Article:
MRS of the Brain in Patients with Severe Chronic Stenosis of Carotid Arteries

Author(s): Bartosz Mruk, Michal Fraczek, Marek Cias, Piotr Andziak, Jerzy Walecki, Katarzyna Sklinda

The risk of stroke in appropriately selected patients can be reduced through carotid endarterectomy. The main beneficent of operation are patients with at least 70% of ICA stenosis [1]. A stroke (or death) can be prevented with CEA in patients with asymptomatic ICA stenosis what has been reported in the Asymptomatic Carotid Artery Study [2].

Impairment of cognitive functions occurs in 10%-30% [4] of patients who underwent CEA although this kind of surgical intervention may also improve cognitive function [3]. It has been recently reported that 11% of patients who had CEA shown improvement in cognitive function after surgery, while another 11%, on the contrary, experienced a decline in cognitive function after surgery [5]. Along with these postoperative changes in cognitive function changes in cerebral metabolism have also been observed, but the relationship between these two factors remains unexplained.

Proton MR spectroscopy provides possibility of noninvasive chemical analysis of the brain in vivo as well as it allows estimation of relative changes in brain metabolites, including N-acetylaspartate (NAA), choline-containing compounds, and total creatine [6].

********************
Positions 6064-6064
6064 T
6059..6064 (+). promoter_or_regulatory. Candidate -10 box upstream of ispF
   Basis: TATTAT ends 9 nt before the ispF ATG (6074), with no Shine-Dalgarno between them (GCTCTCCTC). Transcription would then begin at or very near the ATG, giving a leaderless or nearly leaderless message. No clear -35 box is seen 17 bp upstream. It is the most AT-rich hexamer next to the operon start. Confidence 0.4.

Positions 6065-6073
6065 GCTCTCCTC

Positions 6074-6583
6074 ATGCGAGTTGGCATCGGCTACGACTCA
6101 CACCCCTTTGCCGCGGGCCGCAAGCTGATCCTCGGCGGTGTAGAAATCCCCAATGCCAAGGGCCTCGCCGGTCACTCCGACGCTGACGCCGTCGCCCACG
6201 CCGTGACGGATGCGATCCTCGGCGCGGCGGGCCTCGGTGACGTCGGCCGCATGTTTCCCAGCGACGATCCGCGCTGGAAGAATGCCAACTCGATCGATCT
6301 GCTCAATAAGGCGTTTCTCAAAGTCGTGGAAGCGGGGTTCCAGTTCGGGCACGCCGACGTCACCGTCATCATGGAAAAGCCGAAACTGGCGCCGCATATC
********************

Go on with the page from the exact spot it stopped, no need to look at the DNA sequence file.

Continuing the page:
It is more sensitive than magnetic resonance imaging (MRI) in detection of changes related to decreased oxygen supply through the measurement of the metabolic changes that may occur before the morphologic changes. Studies have shown that the level of NAA in the brain may be interpreted as an index of neuronal viability [7] and that the choline level in the brain is associated with membrane synthesis or degeneration in neural tissues [8]. 1H-MRS may also provide information valuable for diagnosis and management of insufficient blood perfusion the brain at the primary stage.

These hypotheses were followed by studies in which 1H-MRS has

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